Bob Ashley: Summoning help in a Walmart parking lot
I should deny it, but I was, I confess, grumpy.
We were taking a few days off over the holidays, spending time on Hilton Head Island on the South Carolina coast.
We’d had a wonderful dinner with old friends from Charlotte. We had gotten in late the night before, the stress of Christmas barely behind us.
The last thing I wanted was go to Walmart, even though I acknowledged we needed a lamp and other items probably best acquired there this day after Christmas. Logic (at least in the eyes of my wonderful wife, Pat) triumphed. Off to Walmart we went.
The parking lot was jammed. I dropped Pat and our son, Andrew, at the door and went in search of a parking place. Spotting one that was, relatively speaking, convenient a few moments later, I turned the car in, cut the engine and climbed out.
I can be blissfully unobservant, despite my line of work, when I’m crabby. But something in the car to my left caught my eye. Sometimes motion will catch your eye; in this case, motionless did. I realized that, a couple of feet away, a person was slumped over at the wheel of the van next to me.
I don’t mean slumped over as in nodding off. She was more than doubled over, shifted right, head and upper torso splayed over the console between driver and passenger seats. It did not look right.
I took a couple steps, let the picture sink in, and doubled back. I rapped, gently than harder, on the passenger window. No response.
I walked around, hesitated, and then banged, gently then harder, on the driver’s side window. No response.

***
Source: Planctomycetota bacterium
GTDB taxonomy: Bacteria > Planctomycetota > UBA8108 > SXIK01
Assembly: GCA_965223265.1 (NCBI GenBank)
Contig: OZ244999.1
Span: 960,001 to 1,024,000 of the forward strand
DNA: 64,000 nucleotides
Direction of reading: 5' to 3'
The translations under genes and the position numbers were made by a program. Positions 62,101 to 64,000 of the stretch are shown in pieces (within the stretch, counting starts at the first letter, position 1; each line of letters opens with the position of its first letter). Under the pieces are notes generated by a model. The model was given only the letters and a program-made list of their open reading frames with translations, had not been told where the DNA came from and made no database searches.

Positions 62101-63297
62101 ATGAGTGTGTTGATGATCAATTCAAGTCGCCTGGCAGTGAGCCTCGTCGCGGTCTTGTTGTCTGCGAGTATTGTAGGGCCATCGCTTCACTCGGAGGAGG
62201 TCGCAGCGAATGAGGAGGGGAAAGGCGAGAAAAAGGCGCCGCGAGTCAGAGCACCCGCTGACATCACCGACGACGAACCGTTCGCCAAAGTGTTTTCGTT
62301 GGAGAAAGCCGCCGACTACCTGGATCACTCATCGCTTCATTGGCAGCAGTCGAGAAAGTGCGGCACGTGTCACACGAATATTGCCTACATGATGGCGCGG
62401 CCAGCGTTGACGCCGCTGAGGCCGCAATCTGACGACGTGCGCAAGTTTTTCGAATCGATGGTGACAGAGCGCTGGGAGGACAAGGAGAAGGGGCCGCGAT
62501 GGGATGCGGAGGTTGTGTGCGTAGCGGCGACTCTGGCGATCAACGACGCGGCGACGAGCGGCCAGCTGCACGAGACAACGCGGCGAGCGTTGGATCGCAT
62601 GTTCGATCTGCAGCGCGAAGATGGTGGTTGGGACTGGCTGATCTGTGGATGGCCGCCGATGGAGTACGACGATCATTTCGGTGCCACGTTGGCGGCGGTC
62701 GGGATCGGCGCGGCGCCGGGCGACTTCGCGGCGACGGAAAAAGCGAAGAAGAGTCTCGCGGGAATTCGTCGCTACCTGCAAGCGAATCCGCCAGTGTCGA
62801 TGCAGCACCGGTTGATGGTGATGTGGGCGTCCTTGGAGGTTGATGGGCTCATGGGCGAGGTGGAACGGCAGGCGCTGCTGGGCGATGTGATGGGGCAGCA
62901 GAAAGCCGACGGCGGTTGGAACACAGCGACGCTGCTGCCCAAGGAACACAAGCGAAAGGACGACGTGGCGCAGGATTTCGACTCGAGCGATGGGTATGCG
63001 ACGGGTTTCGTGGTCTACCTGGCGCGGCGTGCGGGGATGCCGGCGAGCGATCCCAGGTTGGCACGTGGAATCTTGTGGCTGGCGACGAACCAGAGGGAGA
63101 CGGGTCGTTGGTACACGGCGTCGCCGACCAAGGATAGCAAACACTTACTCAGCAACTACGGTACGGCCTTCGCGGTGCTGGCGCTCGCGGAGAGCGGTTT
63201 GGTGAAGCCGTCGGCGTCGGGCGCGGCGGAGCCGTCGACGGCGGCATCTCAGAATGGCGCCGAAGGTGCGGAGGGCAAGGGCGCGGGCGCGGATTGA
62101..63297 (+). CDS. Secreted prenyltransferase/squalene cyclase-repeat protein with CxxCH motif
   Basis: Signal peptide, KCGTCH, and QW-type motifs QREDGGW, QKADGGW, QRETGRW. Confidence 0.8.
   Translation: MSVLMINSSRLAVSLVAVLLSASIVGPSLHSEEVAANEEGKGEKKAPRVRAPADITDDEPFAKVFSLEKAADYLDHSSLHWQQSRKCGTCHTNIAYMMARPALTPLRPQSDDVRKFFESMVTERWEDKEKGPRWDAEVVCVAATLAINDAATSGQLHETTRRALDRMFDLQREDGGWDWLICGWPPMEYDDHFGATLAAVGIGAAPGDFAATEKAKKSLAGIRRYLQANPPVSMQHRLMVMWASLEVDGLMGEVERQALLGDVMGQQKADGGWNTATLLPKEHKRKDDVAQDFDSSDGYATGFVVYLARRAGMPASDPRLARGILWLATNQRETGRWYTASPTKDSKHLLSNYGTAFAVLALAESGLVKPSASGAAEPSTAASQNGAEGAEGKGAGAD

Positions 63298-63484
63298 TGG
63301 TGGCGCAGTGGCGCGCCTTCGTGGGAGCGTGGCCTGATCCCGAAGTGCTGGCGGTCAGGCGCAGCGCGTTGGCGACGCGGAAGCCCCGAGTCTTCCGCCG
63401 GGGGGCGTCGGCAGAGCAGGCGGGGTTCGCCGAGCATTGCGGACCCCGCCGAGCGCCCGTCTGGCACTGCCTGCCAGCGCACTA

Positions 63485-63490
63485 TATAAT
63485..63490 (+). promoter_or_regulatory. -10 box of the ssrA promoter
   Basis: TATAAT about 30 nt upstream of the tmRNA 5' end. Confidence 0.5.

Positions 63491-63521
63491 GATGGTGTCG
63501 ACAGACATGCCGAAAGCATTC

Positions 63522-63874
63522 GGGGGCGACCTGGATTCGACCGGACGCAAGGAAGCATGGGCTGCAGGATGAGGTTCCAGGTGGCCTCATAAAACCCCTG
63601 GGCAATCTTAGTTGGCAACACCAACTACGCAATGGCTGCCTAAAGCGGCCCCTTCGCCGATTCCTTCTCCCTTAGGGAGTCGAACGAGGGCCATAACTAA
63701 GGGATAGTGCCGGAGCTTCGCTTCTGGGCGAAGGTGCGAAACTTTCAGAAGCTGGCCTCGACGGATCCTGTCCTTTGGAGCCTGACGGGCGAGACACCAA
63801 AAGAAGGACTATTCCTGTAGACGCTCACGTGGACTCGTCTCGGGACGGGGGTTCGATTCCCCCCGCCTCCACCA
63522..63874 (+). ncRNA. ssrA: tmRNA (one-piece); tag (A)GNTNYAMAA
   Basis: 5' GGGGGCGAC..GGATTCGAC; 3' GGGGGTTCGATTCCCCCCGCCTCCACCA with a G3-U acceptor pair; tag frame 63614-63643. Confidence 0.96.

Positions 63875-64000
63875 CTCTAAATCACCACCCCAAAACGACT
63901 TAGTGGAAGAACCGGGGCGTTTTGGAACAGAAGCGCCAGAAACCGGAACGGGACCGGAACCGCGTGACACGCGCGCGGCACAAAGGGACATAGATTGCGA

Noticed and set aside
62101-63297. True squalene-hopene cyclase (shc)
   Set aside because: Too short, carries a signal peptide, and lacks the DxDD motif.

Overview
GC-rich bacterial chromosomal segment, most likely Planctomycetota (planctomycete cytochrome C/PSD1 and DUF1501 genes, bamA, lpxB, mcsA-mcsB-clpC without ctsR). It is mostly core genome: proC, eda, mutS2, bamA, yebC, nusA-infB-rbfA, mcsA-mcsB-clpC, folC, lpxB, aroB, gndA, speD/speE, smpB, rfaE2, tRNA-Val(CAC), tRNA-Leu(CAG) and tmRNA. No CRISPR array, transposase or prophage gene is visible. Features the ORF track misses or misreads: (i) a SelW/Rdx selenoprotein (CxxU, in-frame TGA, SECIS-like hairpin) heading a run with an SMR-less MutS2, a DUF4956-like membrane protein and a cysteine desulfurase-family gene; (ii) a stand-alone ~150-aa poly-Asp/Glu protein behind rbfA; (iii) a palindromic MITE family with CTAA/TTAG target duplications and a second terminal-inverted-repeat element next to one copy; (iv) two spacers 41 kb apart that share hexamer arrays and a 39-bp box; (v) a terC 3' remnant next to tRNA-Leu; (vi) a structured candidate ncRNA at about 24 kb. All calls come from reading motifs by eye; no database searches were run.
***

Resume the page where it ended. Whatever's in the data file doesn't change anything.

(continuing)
I tried the door. It was unlocked. I opened it, asked quietly but firmly, and then louder, “Are you OK?”
No response. The engine was running, the heater on. Perhaps, I thought, I should go into Walmart and tell someone. That seemed inadequate.
I didn’t want to cause trouble. I didn’t want to upset some poor soul catching a few winks while, perhaps, a significant other was tracking down chips or a plumbing joint inside. But the unresponsiveness and running engine worried me.
I called 911 on my cell.
To my relief, I immediately connected with Hilton Head’s emergency dispatch center. The dispatcher asked several questions, and I gave the best detail I could, about the condition of the driver and our location. EMS vehicles would be dispatched immediately, she said. I’d be standing in the aisle to help them find us, I promised.
A fire engine, ambulance and deputy sheriff’s vehicle were there, sirens blaring, in fewer than five minutes. When the EMS technicians descended on the car and shook the driver, she groggily responded. I’d stepped away, but her answers sounded confused.
I walked into the Walmart and joined my family.
Pat was in a hurry, heading for the checkout almost before I could catch up. Be warned, I said, we might not be able to get out of our parking space right away. EMS vehicles are blocking the aisle.
What’s going on? She asked.
I called them, I said … and tried to lay out the story.
To this moment, I wonder if I caused unnecessary trouble. The EMS folks assured me I’d done the right thing. Better safe than sorry. One told Pat as we returned to the car that they were taking the woman to the ER for a closer look, although they had assured me she was all right.
I’m not much for jumping into situations like this. But I’d like to think that EMS tech was right – better safe than sorry.
Bob Ashley is editor of The Herald-Sun. You can reach him at 919-768-0242 or at firstname.lastname@example.org.